Is health care “reform” falling apart, probably not? Congress is still rushing full speed ahead despite growing realization that there is no reform going on, but rather expansion of coverage and little else. Health care reform in its current form should fall apart and rather than pushing an ideology, let’s try reform.
From Massachusetts to Washington, DC, old ideas are becoming new again. Physician capitation and group practice is in the news. In the Sunday July 19 Washington Post an article notes that a new idea is the use of team of health care professionals coordinated by a primary-care physician. Massachusetts wants capitation in lieu of fee for service.
Obama wants to expand health care without increasing the deficit, ok, but what does that to do with the growth of health care costs that are more than twice-general inflation? The President repeatedly talks about the stress on the economy caused by health care costs, again, ok, but what does legislation that expands coverage and does nothing to control future costs have to do with his agenda? Finally, controlling the cost of health care to the federal government is one thing, but that is not controlling costs for the rest of the economy. In fact, often the opposite is true.
As I have said many times over the years, the HMO was the answer to our health care cost and coverage problems. America rejected that idea, for all the wrong reason but rejected it nevertheless. Now the basic concepts that are part of a well run HMO are the things missing from any so-called reform package. In the meantime as I mentioned above, the concepts now thought of as new but long a part of the HMO, like capitation or better still salaried physicians, the idea of a primary care doctor as coordinator of all care are seeping up. Has the light dawned on those anointed few, probably not?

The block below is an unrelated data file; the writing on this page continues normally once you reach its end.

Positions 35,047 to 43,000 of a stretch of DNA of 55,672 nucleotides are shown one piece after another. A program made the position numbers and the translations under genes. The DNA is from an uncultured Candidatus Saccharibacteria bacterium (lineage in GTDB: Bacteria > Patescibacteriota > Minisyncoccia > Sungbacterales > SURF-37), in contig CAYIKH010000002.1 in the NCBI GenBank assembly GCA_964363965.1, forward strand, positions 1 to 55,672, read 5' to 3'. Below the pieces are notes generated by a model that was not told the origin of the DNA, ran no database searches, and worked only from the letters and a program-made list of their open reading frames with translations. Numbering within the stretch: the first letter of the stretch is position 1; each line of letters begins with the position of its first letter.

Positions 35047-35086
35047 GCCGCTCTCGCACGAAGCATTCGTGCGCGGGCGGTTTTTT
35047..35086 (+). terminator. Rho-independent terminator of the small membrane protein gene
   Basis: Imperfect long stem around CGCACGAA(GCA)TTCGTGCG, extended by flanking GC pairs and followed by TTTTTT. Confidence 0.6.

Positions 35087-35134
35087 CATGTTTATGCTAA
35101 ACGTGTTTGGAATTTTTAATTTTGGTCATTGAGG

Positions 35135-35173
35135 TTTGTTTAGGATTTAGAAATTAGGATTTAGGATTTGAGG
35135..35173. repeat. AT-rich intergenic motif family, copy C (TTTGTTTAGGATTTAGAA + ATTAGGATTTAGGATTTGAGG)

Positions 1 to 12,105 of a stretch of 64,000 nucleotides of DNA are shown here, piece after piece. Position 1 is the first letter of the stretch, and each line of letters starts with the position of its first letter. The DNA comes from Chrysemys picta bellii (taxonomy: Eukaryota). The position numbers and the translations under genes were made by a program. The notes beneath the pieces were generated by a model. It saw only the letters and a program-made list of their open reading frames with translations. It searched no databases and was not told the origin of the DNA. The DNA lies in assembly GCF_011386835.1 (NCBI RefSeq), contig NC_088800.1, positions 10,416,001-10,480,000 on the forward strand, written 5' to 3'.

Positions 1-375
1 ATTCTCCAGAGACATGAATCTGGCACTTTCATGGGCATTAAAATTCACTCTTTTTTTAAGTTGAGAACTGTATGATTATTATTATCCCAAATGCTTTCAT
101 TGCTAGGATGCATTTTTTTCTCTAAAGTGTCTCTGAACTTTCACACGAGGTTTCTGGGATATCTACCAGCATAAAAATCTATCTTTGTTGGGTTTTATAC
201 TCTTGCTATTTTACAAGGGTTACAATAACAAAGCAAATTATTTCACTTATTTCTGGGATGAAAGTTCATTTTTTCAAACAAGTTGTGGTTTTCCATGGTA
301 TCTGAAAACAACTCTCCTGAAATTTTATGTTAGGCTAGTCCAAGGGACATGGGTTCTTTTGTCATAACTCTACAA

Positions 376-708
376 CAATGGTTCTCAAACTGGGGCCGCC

Capitation died because there were charges of physicians avoiding care because they could not make money. The primary care doctor as coordinator or gatekeeper was seen a preventing access to needed specialist and after all, who better than the patient to know when specialty care is needed? Capitation meant that to make money a doctor had to take on new patients and to keep up that workload; it was charged that only minutes were spent with a single patient.
None of this is new, those of us who have managed employer based health plans have heard it all before, tried it all before.
Controlling health care costs will not work until and unless the American people have a different, more educated, more realistic view of what health care can deliver, what true quality care is and that there is a point where the cost benefit must be determined. We are a long way away and our politicians refuse to make that case rather they are more comfortable in promising business as usual.